When we go next to the shot from behind Jack of him playing handball on the painting, we get a clear view of another sofa, and spreading magazines and papers over it and its coffee table would have sufficed to set up the impression of Jack spending time reading rather than writing.
In the shot below we clearly see the section of furniture which will hereafter disappear for the remainder of the film, along with the driftwood centerpiece on the table.
With certain dramatic changes coinciding with others, the removal of the section of furnishings occurring along with the changing of the color of the typewriter does seem to indicate different experiences or versions of the Overlook being represented.
173 MS Jack playing ball from behind. (37:53)
We have yet another view of Jack slamming the ball against the painting and one feels a sense of desecration and a building unease.
To the right side of the painting and the fireplace is a bison head that we see now for the first time, reminding of the Minotaur. Recollect that in the rear hall off the Colorado Lounge was the painting of an American Indian wearing a bison headdress, which in relationship to the hedge maze also brings to mind the Minotaur.
The Navajo painting shows corn and Yeis, holy spirits. The rainbow spirit Yei encompasses the central figures with its arch.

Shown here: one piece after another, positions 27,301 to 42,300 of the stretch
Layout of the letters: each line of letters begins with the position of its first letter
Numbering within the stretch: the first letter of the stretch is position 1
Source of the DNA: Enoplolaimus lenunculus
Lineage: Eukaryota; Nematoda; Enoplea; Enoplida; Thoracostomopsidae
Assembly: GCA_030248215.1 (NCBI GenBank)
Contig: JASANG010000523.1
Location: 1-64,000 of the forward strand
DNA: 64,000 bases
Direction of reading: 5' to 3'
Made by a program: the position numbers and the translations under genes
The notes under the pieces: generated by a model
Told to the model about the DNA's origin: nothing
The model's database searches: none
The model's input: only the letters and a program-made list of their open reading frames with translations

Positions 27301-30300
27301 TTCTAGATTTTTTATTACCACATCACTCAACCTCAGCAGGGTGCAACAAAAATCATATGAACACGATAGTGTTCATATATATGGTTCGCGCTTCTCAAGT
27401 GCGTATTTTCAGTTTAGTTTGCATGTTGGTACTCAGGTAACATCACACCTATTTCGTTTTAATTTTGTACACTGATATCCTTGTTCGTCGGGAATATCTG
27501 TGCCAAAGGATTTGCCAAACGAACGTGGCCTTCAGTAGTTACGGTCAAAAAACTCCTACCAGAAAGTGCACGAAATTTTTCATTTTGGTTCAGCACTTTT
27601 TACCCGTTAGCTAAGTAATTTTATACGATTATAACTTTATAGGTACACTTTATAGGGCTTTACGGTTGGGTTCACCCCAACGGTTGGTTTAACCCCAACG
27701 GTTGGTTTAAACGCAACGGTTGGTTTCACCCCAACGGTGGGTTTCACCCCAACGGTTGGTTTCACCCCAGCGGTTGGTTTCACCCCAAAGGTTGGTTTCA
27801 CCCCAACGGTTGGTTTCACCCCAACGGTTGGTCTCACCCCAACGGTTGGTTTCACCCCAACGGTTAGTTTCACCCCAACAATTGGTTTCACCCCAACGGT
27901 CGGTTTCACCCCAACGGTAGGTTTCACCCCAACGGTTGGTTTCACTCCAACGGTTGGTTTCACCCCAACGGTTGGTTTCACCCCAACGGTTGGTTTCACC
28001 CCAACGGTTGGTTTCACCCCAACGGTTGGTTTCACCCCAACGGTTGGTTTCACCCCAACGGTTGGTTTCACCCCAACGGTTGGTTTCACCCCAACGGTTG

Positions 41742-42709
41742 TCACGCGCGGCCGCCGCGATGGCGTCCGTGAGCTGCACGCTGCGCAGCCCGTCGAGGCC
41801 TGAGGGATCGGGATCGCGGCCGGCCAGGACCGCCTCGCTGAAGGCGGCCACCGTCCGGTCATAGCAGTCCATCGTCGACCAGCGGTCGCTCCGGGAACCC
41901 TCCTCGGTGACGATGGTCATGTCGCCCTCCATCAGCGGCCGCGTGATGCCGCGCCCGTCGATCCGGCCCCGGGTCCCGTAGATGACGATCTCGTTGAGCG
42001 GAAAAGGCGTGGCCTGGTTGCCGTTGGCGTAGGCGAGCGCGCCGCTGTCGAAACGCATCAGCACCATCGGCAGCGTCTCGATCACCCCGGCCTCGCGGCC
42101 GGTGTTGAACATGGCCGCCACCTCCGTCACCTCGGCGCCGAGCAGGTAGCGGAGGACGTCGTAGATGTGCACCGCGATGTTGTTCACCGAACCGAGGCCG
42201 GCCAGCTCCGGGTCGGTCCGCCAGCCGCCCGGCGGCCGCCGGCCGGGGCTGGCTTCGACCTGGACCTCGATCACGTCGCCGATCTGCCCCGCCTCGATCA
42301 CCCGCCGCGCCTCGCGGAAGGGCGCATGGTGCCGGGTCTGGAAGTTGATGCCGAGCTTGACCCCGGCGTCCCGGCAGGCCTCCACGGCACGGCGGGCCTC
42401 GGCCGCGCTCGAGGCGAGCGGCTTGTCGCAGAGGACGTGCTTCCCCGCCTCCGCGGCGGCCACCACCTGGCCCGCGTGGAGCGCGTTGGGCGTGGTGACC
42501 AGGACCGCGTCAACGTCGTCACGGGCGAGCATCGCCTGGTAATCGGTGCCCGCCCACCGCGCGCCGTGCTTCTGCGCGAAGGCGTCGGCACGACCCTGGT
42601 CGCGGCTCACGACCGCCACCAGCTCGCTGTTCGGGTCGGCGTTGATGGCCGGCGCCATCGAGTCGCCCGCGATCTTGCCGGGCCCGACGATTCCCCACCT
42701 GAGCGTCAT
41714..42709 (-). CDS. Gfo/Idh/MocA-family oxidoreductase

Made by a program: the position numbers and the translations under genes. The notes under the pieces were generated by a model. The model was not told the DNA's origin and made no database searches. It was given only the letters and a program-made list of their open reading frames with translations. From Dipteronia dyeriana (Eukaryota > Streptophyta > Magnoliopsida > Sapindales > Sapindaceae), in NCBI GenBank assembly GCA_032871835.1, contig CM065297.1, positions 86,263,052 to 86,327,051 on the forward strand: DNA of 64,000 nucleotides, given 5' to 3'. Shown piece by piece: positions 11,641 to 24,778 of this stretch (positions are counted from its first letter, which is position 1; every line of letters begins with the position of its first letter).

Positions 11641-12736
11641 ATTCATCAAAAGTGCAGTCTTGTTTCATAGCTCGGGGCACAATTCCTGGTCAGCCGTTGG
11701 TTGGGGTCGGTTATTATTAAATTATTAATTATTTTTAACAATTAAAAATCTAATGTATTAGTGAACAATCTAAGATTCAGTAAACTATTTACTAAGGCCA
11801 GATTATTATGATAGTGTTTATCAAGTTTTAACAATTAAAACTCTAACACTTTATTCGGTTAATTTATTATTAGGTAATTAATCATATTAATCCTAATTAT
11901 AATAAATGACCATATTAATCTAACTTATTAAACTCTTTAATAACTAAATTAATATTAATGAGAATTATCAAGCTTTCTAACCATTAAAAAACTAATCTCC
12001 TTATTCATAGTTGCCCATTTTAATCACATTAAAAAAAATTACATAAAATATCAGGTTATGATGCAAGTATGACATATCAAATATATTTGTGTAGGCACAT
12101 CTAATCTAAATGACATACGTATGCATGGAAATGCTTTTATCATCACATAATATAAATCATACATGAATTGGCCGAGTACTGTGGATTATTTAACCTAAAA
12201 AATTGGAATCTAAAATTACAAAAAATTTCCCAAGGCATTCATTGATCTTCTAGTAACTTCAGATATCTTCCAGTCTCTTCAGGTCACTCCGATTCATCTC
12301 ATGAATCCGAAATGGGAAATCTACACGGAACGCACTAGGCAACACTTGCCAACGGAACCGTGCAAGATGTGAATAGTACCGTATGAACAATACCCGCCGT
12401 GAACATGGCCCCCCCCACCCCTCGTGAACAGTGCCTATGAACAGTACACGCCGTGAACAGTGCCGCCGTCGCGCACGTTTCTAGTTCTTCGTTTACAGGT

On the door of Danny's room had been the rainbow arcing over Snoopy. In Boulder, the rainbow was a child's rainbow, the one of joy and wonder that precedes the adult world where rainbows may become only a matter of science and reason, their magic lost. At the Overlook, the rainbow is instead a part of American Indian symbolism, a doorway between the lodge of the supplanter and that which was supplanted, what recedes into the mists of history, just as childhood is remote from the adult, and a child's awareness of the world is different from the adult's, oriented more toward fantasy than the language of reality. Ultimately, the rainbow stands as a divider between the historical and the primordial. Post rainbow is the realm of modern man. Beyond the rainbow, in pre-history, is the world of symbol and archetype and a peculiar proto-language understood not only by all peoples but even all animals. A place of mystery, when there were giants, and gods and spirits consorted directly with mere mortals. Beyond the rainbow, the brand of logic that rules modern man's relationship with his world ceases to be the primary regulator.
Bill is beckoned to the end of the rainbow, in Eyes Wide Shut, and eventually finds himself at the Rainbow costume shop where he rents the costume that will procure his entrance to Somerton.
174 Crossfade from Jack to exterior of studio set lodge. (37:58 crossfade begins, ending at 38:00.)
Jack pitching the ball hard against the wall, cross-fade to Danny and Wendy running down a semi circular walkway away from the lodge. The shots merge briefly so that Jack appears as a giant aggressively looming over the pair, the bison head looming above him.